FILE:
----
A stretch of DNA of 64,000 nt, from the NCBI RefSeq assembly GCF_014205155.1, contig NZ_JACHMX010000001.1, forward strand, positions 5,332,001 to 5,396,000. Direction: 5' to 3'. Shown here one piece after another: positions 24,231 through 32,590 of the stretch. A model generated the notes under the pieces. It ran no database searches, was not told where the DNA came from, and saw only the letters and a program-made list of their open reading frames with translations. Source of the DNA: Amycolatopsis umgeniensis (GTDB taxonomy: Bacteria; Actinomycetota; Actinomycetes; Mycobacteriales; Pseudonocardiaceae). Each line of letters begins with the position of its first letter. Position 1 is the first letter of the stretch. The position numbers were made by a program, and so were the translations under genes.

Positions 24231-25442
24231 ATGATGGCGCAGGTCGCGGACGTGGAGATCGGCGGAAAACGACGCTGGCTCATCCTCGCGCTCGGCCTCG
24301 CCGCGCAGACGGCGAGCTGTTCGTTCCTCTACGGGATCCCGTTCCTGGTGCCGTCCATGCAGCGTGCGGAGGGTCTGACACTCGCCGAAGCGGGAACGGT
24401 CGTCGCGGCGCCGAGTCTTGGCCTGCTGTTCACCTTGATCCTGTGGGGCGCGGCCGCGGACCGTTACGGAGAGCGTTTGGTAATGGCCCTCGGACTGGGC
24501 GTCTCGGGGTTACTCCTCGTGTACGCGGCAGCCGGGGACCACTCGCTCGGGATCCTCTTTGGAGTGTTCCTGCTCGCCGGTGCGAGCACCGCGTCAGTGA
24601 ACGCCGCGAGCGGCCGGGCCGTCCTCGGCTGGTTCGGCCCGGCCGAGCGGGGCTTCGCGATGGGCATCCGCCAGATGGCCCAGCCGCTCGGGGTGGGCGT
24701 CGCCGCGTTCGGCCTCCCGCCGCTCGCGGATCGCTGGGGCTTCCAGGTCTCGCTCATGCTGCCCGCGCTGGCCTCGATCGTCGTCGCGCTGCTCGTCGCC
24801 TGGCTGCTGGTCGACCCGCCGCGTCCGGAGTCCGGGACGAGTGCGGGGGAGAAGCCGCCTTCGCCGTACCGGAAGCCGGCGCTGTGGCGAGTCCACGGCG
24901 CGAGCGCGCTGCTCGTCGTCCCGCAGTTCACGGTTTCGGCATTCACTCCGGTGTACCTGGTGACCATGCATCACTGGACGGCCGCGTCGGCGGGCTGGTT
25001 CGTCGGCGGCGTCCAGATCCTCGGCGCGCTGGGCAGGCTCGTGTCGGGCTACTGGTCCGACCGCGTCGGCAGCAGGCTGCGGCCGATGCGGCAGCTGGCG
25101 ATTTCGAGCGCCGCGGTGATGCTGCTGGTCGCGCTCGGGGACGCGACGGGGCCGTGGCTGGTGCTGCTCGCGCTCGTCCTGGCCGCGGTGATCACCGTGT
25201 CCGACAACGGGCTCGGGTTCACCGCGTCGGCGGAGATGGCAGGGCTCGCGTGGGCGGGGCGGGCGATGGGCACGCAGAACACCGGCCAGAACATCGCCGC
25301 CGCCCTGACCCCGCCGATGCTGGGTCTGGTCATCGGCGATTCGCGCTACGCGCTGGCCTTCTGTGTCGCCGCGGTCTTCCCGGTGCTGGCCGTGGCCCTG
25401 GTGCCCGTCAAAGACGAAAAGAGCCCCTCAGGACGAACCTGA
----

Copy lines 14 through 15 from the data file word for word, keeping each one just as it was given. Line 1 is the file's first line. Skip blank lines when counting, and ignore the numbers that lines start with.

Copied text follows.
25301 CGCCCTGACCCCGCCGATGCTGGGTCTGGTCATCGGCGATTCGCGCTACGCGCTGGCCTTCTGTGTCGCCGCGGTCTTCCCGGTGCTGGCCGTGGCCCTG
25401 GTGCCCGTCAAAGACGAAAAGAGCCCCTCAGGACGAACCTGA